Chemical engineering undergraduates Kathryn Geldart and Sarena Horava have both received one of the country’s most highly sought-after fellowships, the National Science Foundation's Graduate Research Fellowship, worth more than $40,000 annually for three years. The fellowship is based on each candidate’s overall undergraduate record, including academics, research experience, internships, awards, publications, college activities, and a research proposal based on the kind of work that might be conducted in graduate school.
Robert Coolman, a graduate student in chemical engineering in the research laboratory of George Huber, discussed his research on building and using biofuels reactions to create green gasoline and critical industrial petrochemicals during a long interview on Livescience.com, a website supported by the National Science Foundation to publicize its funded research. Using a combination of experiments and mathematical models, Coolman designs and builds biofuel reactors and studies how the chemicals that make up plants interact with catalysts to form fuel.
On Thursday, April 12, from 6:00 p.m. until 8:00 p.m., the Boston Globe and the University of Massachusetts Amherst will present a program on climate change entitled “Global Warning!” that features national biofuels expert, researcher, and activist Dr. George Huber of our Chemical Engineering Department. The evening will include a scientific panel on “What is Climate Change?” and a second panel on “How Can We Prevent Climate Change?” The program will take place in the Rabb Lecture Hall of the Boston Public Library, 700 Boylston Street in Boston, and space is limited.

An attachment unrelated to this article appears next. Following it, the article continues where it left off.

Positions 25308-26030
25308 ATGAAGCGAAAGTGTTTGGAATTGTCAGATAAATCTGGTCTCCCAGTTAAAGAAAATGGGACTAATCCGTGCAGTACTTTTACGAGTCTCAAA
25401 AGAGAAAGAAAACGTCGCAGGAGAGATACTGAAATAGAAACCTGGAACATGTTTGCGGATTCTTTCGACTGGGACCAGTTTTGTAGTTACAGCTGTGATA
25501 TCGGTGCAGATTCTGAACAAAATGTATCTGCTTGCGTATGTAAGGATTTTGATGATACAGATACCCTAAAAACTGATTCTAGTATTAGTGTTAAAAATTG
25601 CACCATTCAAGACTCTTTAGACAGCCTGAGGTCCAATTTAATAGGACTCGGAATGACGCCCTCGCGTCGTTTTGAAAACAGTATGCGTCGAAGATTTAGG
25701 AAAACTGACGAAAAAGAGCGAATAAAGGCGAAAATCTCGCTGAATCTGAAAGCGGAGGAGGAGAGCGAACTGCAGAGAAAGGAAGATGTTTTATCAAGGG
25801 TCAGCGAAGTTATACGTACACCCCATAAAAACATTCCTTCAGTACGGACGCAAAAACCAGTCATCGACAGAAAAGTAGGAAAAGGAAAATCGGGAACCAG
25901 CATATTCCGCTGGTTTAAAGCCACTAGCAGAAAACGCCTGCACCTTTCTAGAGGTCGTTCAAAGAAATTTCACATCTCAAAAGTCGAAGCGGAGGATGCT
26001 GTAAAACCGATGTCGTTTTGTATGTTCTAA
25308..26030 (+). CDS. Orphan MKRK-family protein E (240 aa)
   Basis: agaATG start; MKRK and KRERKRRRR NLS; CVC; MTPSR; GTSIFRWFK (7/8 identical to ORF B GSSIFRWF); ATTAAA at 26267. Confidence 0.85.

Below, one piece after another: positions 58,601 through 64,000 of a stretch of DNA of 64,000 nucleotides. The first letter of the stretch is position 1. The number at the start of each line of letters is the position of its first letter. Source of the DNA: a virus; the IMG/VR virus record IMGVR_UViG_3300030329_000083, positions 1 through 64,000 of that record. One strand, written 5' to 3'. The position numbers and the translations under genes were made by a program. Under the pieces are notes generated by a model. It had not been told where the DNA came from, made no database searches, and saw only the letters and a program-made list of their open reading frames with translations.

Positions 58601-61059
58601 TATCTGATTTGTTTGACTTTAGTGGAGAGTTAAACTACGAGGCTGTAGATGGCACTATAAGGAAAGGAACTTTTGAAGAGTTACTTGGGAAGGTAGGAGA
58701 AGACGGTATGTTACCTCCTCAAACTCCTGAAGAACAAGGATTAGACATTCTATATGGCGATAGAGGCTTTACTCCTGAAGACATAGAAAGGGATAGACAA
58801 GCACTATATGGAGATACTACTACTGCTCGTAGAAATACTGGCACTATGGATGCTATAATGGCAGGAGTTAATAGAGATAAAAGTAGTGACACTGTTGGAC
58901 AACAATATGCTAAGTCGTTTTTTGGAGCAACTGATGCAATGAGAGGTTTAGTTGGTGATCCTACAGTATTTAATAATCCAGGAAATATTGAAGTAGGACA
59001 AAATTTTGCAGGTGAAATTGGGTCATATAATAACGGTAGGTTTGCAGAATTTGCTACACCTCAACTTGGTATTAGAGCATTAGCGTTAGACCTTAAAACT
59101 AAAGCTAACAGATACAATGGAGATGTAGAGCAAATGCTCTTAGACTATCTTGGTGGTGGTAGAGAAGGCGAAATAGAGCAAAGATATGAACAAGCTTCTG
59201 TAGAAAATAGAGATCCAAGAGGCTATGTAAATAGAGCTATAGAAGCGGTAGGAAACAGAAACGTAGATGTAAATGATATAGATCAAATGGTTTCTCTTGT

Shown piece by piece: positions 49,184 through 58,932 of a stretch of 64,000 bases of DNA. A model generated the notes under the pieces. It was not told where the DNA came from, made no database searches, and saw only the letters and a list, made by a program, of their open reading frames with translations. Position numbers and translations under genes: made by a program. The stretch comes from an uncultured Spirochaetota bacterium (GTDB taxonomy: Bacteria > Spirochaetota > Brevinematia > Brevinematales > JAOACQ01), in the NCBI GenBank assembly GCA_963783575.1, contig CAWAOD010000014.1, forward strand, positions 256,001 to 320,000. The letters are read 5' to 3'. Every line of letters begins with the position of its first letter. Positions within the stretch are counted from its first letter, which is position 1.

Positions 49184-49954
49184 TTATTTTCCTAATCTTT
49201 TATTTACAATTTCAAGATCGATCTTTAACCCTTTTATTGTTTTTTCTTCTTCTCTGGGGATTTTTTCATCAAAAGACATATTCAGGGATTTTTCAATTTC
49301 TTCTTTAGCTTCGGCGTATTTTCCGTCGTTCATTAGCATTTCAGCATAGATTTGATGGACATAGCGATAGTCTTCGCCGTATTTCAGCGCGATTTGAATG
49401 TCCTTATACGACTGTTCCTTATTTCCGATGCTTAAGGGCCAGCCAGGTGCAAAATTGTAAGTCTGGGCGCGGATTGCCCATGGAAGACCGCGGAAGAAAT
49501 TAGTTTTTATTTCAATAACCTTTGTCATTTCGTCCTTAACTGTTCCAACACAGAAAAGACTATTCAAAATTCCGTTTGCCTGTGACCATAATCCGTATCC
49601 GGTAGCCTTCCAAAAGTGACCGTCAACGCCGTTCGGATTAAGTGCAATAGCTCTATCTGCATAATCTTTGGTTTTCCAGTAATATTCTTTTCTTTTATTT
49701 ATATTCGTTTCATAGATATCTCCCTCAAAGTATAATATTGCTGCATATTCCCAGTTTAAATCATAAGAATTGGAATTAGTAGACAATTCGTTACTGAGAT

A professional development curriculum created by Professor Surita Bhatia of the Chemical Engineering Department is one of 29 articles selected by the National Academy of Engineering (NAE) to appear in an upcoming report entitled “Infusing Real World Experiences into Engineering Education.” Professor Bhatia’s new curriculum deals with “Incorporating Diversity Education into the Engineering Curriculum: How Do We Train Students to Work in Diverse Teams?” The NAE publication will highlight best practices for recognizing real-world problems in engineering coursework and introducing practical sol
Two new videos deal with the work of George Huber, chemical engineering, who is transforming biomass into the industrial chemicals used to make gasoline, diesel fuel, jet fuel, plastics, and other things. Dr. Huber is interviewed by Chemistry Views here. Meanwhile, the UMass News Office has produced a short video about Huber at youtu.be/emsCe0c3DwM.
Five highly accomplished engineering students will be honored on April 1 by the UMass Amherst Alumni Association at its Scholarships & Awards Reception, held at 10:00 a.m. in the Marriott Center on the 11th Floor of the Campus Center on campus. Chemical engineering major Aidan Gilchrist ’13, electrical engineering major Dustin Lagoy ’13, civil engineering major Timothy Light ’13, and mechanical engineering major Natalie Zucker ’13 will receive William F. Field Alumni Scholarships, while mechanical engineering major Andrew Erwin will receive a Senior Leadership Award.
The breakthrough reported by Paul Dauenhauer of the Chemical Engineering Department in the January 2012 issue of the journal Energy & Environmental Science and later highlighted in Nature Chemistry has been covered in many scientific websites and magazines, including Ethanol Producer Magazine, Science Daily,
Think of the chemical reactions that turn wood into sustainable biofuel as the brackets for March Madness. And think of the molecules produced by those chemical reactions as the teams inside the brackets. Until now, chemical engineers couldn’t even chart the brackets, much less fill in the teams. All those reactions were so complex that engineers didn’t have a clue what was happening inside a biomass reactor.
A new biofuels breakthrough by the research team of Paul Dauenhauer, Chemical Engineering Department, was published in Energy & Environmental Science, Issue 1, 2012, the number-one-ranking journal in the world for its subject matter.
Paul Dauenhauer, chemical engineering, was interviewed in Nature Chemistry on January 13 about why he chose chemistry as a career and some of his personal preferences in reading, music, and whom he would like to meet. Dauenhauer works on high temperature chemistries of biopolymer/biomass conversion to fuel and chemical feedstocks.